All About Steel
When you hear the word “alloys,” does the picture of a long, narrow metal snake flash through your head? If so, then you have come to the right place. In this brief article, we’ll cover some of the various metals that are often blended to form steel. We’ll also go over some of the technical details behind the various alloy names, as well as the most common steels that are employed in a wide variety of applications.
All About Steel – The term “alloy”
can be used as both a noun and a verb. In the context of this article, the term refers to any type of alloy, including stainless steel, zinc alloy, copper alloy, brass alloy, etc. In the article, we’ll cover some basics about the types of metals commonly blended to form alloys.
Alloys are products whose internal properties
are altered by the way they’re formed so that they can be used in a wide variety of industries. For instance, stainless steel is a very tough alloy, capable of withstanding high temperatures and resist corrosion. Zinc and chromium are common alloys that have excellent electrical conductivity because they have a specific material that allows conductivity to increase depending on the application.
An alloy can have any number of internal properties
but the most common ones are hardness, ductility (ability to bend), toughness (physical resistance to being damaged), and homogeneity (natural distribution of internal crystalline structures). These properties add up to create a steel type. Steel types are sometimes referred to as cold work or hot work steel. Cold work alloys are harder, stronger, lighter, and tend to diffuse light better than hot work alloys. Hot work alloys are more brittle than cold work and are generally used for low-alloy structural steel masonry and the forming of ornamental metal jewelry, such as wedding rings. Cold work also tends to be less expensive than hot work steel.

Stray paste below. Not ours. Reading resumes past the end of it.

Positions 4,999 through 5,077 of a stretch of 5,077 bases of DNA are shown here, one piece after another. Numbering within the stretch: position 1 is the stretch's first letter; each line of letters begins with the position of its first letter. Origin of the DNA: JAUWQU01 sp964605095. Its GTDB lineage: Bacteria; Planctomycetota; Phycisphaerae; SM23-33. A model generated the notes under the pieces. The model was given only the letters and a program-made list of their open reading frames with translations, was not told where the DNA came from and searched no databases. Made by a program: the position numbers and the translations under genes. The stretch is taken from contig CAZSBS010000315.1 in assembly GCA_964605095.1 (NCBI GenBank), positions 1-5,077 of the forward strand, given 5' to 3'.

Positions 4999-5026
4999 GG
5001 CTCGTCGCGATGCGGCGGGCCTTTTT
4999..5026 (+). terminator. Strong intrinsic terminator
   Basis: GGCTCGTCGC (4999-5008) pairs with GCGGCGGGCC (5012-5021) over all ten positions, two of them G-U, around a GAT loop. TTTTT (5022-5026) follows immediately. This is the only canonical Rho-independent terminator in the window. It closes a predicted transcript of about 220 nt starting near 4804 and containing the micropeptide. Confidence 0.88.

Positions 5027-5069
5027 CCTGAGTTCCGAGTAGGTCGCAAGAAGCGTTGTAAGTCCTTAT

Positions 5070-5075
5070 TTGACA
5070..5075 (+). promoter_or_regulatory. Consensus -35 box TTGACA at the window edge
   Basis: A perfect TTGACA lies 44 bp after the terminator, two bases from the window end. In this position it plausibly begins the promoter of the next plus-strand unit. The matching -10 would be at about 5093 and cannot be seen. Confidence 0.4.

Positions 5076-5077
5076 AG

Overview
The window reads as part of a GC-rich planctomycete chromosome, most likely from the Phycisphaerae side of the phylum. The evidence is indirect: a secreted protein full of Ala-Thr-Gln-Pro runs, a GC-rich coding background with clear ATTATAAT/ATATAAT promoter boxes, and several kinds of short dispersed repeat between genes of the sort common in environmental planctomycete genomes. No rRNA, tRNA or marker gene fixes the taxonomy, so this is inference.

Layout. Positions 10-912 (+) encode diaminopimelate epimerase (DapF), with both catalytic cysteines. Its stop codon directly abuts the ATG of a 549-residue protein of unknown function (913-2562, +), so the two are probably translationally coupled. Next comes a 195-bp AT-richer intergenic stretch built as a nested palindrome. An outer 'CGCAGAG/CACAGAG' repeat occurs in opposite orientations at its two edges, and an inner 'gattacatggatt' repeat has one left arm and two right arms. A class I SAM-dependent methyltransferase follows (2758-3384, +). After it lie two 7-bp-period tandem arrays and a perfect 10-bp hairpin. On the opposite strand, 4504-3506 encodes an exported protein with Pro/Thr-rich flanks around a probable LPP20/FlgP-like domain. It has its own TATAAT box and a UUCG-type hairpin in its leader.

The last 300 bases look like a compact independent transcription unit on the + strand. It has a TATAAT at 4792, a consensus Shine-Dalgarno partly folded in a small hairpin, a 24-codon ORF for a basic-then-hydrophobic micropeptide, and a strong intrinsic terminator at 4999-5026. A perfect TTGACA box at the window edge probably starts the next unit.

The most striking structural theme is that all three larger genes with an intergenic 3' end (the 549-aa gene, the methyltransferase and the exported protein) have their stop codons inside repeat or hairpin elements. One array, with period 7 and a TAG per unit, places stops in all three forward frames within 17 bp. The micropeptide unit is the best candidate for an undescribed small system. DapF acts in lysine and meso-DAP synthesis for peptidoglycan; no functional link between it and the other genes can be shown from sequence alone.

Alloys are also classified as soft
hard, or soft-tough. Some examples of the latter are cast iron, aluminum, stainless steel, titanium, brass, copper, zinc, iron, tungsten, tin, steel, and iron alloys. Examples of the former include oil, water, and salt alloys, while examples of the former include steel, magnesium, aluminum, tin, copper, zinc, iron, tin, steel, magnesium, iron, phosphorous, boron, carbonate, aluminum, limestone, salt, limestone, granite, phosphate, boron, titanium, cobalt, magnesium, calcium, and phosphorus. The hard and soft types of alloys differ from each other in their hardness, tensile strength, fatigue strength, mechanical stiffness, electrical conductivity, chemical composition, dielectric strength, thermal expansion, mechanical characteristics, ability to bear weight, etc.
There are a lot more types of steel
that are used for different purposes, but these are some of the most common. You may find the term “steel” offensive or provoke some strong reactions depending on where you come from. In America, on the other hand, the term is considered quite appropriate. Whatever the situation is, it is undeniable that steel has proven its worth throughout the years. Now that you have some knowledge about the various types of steel, what is your plan of action?